The man spearheading plans for a radical shake-up of Catholic post-primary schools in Derry insists change must happen.
Diocesan Administrator Monsignor Eamon Martin says that “change can be unsettling and difficult... but, as times change, so must we.”
Mons. Martin’s ‘Together Towards Tomorrow’ plan - which signals the end of academic selection, single sex schools, and the creation of two new sixth-form colleges in Derry - was the focus of debate at a public meeting in the city this week.
The event - which was attended by more than 100 people - was organised by a group calling itself the Derry Grammar Schools’ Parents Association.
Mons. Martin argues that “change, although daunting, has been transformational in the past.”
“It’s true that many see this as idealistic and far reaching and I understand that change can be an unsettling and difficult process for some,” he said.
“However, as the trustees of Catholic education, it is our responsibility to create and share a vision of the future which can accommodate the changing demographics of our time and the quickly changing world around us...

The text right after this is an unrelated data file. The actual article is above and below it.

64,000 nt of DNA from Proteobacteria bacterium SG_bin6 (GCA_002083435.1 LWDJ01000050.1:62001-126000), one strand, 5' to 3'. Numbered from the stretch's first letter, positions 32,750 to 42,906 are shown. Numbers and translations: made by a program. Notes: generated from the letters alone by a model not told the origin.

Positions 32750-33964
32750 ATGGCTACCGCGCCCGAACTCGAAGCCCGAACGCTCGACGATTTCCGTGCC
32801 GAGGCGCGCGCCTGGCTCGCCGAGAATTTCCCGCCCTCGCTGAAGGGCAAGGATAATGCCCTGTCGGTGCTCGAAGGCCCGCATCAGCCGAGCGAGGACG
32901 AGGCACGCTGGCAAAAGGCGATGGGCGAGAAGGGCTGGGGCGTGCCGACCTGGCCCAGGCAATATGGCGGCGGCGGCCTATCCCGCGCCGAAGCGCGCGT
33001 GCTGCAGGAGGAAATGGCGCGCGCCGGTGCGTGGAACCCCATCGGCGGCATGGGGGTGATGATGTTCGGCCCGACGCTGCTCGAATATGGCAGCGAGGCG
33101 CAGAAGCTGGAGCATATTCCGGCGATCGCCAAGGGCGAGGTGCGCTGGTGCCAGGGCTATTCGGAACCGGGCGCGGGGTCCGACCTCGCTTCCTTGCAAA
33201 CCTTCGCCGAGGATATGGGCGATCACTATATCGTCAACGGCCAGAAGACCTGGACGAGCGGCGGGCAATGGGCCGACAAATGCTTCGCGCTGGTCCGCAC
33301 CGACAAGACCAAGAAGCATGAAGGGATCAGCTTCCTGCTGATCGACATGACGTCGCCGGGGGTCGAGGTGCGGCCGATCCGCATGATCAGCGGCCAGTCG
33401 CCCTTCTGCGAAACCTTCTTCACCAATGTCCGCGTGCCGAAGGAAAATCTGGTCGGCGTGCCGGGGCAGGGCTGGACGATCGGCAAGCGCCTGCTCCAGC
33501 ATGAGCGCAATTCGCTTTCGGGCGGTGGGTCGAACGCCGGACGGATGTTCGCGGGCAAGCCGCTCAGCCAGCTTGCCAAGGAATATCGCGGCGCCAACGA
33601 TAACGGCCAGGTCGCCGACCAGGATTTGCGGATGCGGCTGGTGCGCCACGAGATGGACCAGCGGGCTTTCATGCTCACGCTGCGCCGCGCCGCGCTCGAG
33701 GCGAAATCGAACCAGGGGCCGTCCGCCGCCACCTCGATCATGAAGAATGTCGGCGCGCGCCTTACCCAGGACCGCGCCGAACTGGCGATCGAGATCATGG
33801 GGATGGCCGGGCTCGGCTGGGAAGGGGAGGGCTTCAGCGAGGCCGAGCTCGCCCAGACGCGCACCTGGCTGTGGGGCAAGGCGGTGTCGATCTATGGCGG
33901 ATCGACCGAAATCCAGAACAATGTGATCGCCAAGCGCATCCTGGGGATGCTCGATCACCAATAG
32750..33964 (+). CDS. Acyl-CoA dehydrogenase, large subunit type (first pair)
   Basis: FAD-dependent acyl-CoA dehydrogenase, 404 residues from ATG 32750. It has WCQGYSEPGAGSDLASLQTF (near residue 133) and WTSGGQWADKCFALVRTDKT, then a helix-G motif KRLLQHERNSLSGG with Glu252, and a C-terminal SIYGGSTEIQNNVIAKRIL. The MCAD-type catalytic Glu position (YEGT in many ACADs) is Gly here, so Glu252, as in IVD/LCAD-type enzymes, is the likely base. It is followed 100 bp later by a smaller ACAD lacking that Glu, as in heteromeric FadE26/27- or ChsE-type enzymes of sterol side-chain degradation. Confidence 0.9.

“As times change, so must we.”
He added: “I am not asking for change overnight.
“I would like grammar schools to show leadership in this area and propose that we introduce this in a staged way over the coming years with periodic review and evaluation.”
Meanwhile, many parents who attended Wednesday night’s public meeting in Derry voiced anger at what they described as a lack of “proper consultation” surrounding the proposals
One of the organisers Gerard Roarty said: “We’re asking the bishops not to hang Derry out to dry.
“If there is such a strong argument for the abolition of grammar schools, then it’s important to convince all sides of the community and in all areas of Northern Ireland and not just those involved in Catholic grammar schools in the Derry city area.”